Treatment of fast breathing in neonates and young infants with oral amoxicillin compared with penicillin-gentamicin combination: study protocol for a randomized, open-label equivalence trial.


AFRIcan NEonatal Sepsis Trial Group, . (incd. Cousens, S; ); (2013) Treatment of fast breathing in neonates and young infants with oral amoxicillin compared with penicillin-gentamicin combination: study protocol for a randomized, open-label equivalence trial. The Pediatric infectious disease journal, 32 Suppl 1. S33-8. ISSN 0891-3668 DOI: 10.1097/INF.0b013e31829ff7eb

[img]
Preview
Text - Published Version
License:

Download (358Kb) | Preview

Abstract

BACKGROUND The World Health Organization recommends hospitalization and injectable antibiotic treatment for young infants (0-59 days old), who present with signs of possible serious bacterial infection. Fast breathing alone is not associated with a high mortality risk for young infants and has been treated with oral antibiotics in some settings. This trial was designed to examine the safety and efficacy of oral amoxicillin for young infants with fast breathing compared with that of an injectable penicillin-gentamicin combination. The study is currently being conducted in the Democratic Republic of Congo, Kenya and Nigeria. METHODS/DESIGN This is a randomized, open-label equivalence trial. All births in the community are visited at home by trained community health workers to identify sick infants who are then referred to a trial study nurse for assessment. The primary outcome is treatment failure by day 8 after enrollment, defined as clinical deterioration, development of a serious adverse event including death, persistence of fast breathing by day 4 or recurrence up to day 8. Secondary outcomes include adherence to study therapy, relapse, death between days 9 and 15 and adverse effects associated with the study drugs. Study outcomes are assessed on days 4, 8, 11 and 15 after randomization by an independent outcome assessor who is blinded to the treatment being given. DISCUSSION The results of this study will help inform the development of policies for the treatment of fast breathing among neonates and young infants in resource-limited settings.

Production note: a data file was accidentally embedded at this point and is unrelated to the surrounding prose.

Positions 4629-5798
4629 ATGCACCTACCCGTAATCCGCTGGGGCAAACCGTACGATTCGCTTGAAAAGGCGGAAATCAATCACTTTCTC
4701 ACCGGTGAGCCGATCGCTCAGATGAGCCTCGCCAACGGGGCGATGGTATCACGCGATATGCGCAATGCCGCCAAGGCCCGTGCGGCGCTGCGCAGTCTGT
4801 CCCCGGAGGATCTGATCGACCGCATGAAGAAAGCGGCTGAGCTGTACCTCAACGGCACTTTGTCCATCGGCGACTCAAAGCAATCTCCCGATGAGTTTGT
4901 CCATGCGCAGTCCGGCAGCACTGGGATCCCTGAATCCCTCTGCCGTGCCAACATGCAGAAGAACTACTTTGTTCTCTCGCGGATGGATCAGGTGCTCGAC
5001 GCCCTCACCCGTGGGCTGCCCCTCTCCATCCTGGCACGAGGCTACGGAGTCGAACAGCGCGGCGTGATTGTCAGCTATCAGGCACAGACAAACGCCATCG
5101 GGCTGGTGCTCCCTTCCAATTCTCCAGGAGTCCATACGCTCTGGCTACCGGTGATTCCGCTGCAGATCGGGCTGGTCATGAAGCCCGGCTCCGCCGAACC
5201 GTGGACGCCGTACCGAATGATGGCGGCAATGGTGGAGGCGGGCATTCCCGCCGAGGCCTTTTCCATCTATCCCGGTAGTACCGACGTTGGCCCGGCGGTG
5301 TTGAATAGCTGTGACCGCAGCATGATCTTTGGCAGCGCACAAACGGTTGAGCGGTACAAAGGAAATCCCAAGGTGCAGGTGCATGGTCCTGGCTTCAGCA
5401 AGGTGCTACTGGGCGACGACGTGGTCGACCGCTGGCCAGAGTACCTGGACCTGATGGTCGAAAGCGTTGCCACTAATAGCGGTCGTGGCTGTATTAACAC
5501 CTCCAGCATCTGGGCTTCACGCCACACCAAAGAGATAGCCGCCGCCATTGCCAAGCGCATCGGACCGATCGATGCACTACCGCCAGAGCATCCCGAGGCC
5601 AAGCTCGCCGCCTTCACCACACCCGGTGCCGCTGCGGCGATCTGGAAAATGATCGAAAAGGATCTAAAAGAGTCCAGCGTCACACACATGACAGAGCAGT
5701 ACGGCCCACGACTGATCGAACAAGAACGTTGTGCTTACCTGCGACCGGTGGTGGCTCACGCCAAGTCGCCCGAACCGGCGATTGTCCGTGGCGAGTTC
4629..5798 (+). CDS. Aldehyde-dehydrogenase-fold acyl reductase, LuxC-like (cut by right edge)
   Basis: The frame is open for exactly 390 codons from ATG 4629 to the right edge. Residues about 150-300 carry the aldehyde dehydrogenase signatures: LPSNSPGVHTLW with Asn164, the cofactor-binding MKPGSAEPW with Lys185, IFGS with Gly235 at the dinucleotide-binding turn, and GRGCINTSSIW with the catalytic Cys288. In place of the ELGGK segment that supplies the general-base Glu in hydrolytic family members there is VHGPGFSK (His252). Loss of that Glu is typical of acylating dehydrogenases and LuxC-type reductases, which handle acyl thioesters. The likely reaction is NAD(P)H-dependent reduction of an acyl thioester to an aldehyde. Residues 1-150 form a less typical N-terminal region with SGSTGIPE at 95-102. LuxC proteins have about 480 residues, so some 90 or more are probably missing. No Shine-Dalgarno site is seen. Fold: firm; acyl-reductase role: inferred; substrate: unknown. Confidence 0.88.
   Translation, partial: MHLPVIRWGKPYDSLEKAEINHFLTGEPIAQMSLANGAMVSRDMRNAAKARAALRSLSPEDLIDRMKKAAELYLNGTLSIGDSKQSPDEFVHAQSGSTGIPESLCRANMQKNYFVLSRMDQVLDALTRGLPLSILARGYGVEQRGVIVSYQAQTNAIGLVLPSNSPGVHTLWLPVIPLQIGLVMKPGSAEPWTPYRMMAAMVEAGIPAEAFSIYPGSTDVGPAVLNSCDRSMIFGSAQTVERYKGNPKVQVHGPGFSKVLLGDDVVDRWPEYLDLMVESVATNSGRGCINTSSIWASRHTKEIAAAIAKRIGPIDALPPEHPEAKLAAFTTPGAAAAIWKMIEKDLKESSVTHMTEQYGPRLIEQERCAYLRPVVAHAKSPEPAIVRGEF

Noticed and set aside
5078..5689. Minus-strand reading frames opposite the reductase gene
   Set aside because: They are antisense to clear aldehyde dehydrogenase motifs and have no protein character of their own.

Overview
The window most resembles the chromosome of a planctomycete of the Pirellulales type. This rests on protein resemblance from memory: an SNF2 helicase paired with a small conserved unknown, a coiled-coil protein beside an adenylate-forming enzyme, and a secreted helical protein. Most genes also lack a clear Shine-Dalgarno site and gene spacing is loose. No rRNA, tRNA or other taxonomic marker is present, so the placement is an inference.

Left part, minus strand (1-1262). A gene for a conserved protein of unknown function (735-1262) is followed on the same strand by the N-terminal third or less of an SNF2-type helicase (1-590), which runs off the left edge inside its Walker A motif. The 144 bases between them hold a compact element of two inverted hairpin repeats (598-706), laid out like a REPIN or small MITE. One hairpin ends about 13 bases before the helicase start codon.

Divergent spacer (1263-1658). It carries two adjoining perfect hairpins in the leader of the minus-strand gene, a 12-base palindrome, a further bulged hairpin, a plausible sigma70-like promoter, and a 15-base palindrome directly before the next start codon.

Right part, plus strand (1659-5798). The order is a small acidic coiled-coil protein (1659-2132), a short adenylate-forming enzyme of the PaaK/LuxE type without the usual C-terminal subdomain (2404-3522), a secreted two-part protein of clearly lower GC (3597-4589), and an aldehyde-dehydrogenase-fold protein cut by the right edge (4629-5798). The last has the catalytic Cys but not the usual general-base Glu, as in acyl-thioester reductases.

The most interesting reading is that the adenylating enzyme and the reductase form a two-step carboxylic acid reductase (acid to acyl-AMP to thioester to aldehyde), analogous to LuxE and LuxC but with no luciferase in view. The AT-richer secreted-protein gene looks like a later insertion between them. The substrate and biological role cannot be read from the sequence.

Item Type: Article
Faculty and Department: Faculty of Epidemiology and Population Health > Dept of Infectious Disease Epidemiology
Research Centre: Centre for Maternal, Reproductive and Child Health (MARCH)
Tropical Epidemiology Group
PubMed ID: 23945574
URI: http://researchonline.lshtm.ac.uk/id/eprint/1878062

Statistics


Download activity - last 12 months
Downloads since deposit
501Downloads
283Hits
Accesses by country - last 12 months
Accesses by referrer - last 12 months
Impact and interest
Additional statistics for this record are available via IRStats2

Actions (login required)

Edit Item Edit Item